|This is an essay. It expresses the opinions and ideas of some Wikimedians but may not have wide support. This is not policy on Meta, but it may be a policy or guideline on other Wikimedia projects. Feel free to update this page as needed, or use the discussion page to propose major changes.|
This is a proposal that Wikipedia policy should follow the spirit of ahimsa, or 'ahinsa', rather than that of violence.
When in doubt, don't deleteEdit
- That is, edit towards a goal, not away from what you think is bad. If someone contributes something which you find unclear or misleading, polish their work to make it shine. This polishing may involve deletion, but that shouldn't be considered the intent of the edit.
When in doubt, don't ascribe bad motives to peopleEdit
- Don't say that stuff you don't like is "vandalism" or "diatribe" or "screed". Rather, treat everyone as if you believe everyone is trying to make a contribution, and is in fact contributing, even if the contribution isn't clear. Assume Good Faith — see Hanlon's Razor
- Don't call stuff that you do "NPOV", if you can help it. Everyone is trying to make the articles more "NPOV", so saying that's what you're doing is a way of implying that others aren't. Rather, indicate where your concern or confusion lies.
Adherence to ahimsaEdit
The following refers to the Main conception of ahimsa, which is the most comprehensive.
Adherence to ahimsa is tripartite: neither do injury oneself, get injured by others, or approve injury done by others.
That makes sense, doesn't it?
Let's look at this again:
- Do not do injury yourself
This should be self-evident.
- Do not get others to do injury
If you get someone else to do your dirty work, you are still to blame.
- Do not approve of injury done by others
If someone commits himsa (injury), don't approve of it—even if you think the results would be nice, don't condone the act of injury to achieve those results.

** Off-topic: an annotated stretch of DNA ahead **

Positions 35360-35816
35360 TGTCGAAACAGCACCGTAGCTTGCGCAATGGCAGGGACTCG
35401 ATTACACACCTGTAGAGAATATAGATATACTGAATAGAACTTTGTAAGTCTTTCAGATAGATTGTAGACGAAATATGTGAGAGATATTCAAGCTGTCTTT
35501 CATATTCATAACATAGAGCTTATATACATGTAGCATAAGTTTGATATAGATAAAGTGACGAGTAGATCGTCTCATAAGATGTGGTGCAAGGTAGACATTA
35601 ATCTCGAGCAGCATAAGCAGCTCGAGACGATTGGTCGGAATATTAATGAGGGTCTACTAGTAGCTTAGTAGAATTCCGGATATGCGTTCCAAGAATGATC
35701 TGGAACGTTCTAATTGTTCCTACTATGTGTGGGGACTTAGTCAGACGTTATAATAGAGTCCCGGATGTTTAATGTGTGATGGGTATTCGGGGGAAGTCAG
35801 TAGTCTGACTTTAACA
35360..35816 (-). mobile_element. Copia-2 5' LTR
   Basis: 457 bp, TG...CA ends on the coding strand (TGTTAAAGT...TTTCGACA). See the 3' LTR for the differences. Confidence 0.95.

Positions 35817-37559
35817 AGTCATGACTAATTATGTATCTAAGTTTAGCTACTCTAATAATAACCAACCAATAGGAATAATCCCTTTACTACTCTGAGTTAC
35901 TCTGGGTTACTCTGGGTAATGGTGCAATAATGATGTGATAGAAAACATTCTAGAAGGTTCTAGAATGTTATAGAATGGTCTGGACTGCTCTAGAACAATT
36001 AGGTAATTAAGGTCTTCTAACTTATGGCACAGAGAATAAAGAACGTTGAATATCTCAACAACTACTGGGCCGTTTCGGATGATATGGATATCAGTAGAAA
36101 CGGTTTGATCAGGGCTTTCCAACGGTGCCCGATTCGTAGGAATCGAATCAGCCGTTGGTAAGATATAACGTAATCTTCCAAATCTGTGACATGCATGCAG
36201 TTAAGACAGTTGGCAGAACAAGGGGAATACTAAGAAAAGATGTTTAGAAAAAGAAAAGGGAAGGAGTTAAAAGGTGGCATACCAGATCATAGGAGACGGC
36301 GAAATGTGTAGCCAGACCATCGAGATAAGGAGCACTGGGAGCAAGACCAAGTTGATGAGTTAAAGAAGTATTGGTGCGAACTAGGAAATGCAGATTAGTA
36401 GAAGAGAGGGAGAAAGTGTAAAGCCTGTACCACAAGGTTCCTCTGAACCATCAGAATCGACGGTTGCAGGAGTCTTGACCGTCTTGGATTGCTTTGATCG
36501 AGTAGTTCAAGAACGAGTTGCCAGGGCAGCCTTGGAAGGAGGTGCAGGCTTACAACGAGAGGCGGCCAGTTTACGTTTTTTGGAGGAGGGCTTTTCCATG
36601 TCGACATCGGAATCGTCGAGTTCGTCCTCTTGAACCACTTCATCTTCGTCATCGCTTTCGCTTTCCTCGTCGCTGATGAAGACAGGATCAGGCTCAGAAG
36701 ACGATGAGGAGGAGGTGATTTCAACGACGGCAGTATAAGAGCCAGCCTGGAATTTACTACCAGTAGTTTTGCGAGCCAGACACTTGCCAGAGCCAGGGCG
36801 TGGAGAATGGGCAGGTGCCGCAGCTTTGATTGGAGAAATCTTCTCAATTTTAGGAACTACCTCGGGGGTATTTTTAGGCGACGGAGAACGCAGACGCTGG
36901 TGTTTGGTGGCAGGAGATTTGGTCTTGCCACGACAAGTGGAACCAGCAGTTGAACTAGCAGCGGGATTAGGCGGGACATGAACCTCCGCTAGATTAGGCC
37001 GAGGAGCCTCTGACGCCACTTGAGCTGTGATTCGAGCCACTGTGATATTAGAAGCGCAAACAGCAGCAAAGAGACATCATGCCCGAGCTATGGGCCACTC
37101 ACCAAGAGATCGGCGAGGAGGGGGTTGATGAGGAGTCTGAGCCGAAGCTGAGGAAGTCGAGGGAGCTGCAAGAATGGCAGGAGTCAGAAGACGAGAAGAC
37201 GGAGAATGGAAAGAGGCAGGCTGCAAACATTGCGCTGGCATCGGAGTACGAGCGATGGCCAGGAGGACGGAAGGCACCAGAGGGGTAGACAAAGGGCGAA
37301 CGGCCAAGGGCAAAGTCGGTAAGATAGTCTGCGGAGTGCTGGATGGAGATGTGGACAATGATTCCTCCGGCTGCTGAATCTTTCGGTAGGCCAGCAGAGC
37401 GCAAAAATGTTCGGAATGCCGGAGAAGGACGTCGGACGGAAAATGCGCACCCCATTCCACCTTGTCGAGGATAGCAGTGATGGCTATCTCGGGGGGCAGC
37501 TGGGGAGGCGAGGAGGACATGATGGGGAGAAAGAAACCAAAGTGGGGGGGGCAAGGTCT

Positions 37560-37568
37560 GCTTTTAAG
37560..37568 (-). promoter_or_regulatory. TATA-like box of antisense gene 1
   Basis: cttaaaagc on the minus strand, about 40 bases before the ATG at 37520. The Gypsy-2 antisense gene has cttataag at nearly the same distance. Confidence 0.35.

Many people limit their responsibility to the first, but we need to commit to trying to adhere to all aspects of ahimsa.
Adherence to ahimsa is both proactive and reactive, entailing prevention of and response to injury done by oneself and others.
According to capacityEdit
Observance of ahimsa is to be constantly followed by each person according to capacity.
Only saints are expected to be saints.
Commiting himsa is a sin; in the physical world, some himsa is unavoidable for the propagation and health of society.
Nonascetics are permitted occupational, domestic, and protective (udyami, graharambhi, and virodhi) himsa, though avoidance as far as possible is encouraged. Intentional injury (samkalpi himsa) is forbidden.
- Occupational injury is committed, for example, by the writer in upsetting a reader, and the agriculturalist in the weeding of plants—slash-and-burn agriculture is great himsa; Wikipedia weeding could be himsa if done improperly.
- Some domestic injury is unavoidably committed in the performance of necessary duties, such as keeping things clean, building a house, etc.
- Protective or defensive himsa is unavoidably commited in the protection of oneself or property—this is the one that can lead to most incorrectly justified himsa.
Is there any unavoidable injury in cyberspace? Certainly to a lesser degree than in the physical world. There's basically no physical property to protect; no physical harm can be done to others. Only thoughts and time can be affected.
Wikipedia as household?Edit
The world may be separated between householders (property owners) and ascetics. Ascetics are capable of the total conduct of ahimsa (sakala charitra); the responsibilities of the householder permit only partial conduct of ahimsa (vikala charitra). Himsa committed within the upkeep and protection of the household is permissible, though discouraged if possible (and should be atoned for).
May Wikipedia be better considered as the natural world, which nobody owns, in which the ascetic lives and thus sakala charitra is possible, or a household, permitting only vikala charitra?
As Wikipedia is licensed under the Creative Commons, the content of Wikipedia is essentially a permanent natural resource, one which cannot be locked away.
But it certainly can be (and has been) argued that just about everything else about Wikipedia, from style to quality to comfort of editing, is like damageable property under the auspices of the Wikipedia "householders", and needs to be protected, violently if necessary.
The goal of sakala charitra means that each of those arguments should be handled separately, and wherever possible, a way should be found to remove the need for himsa in the form of upkeep and in the form of protection.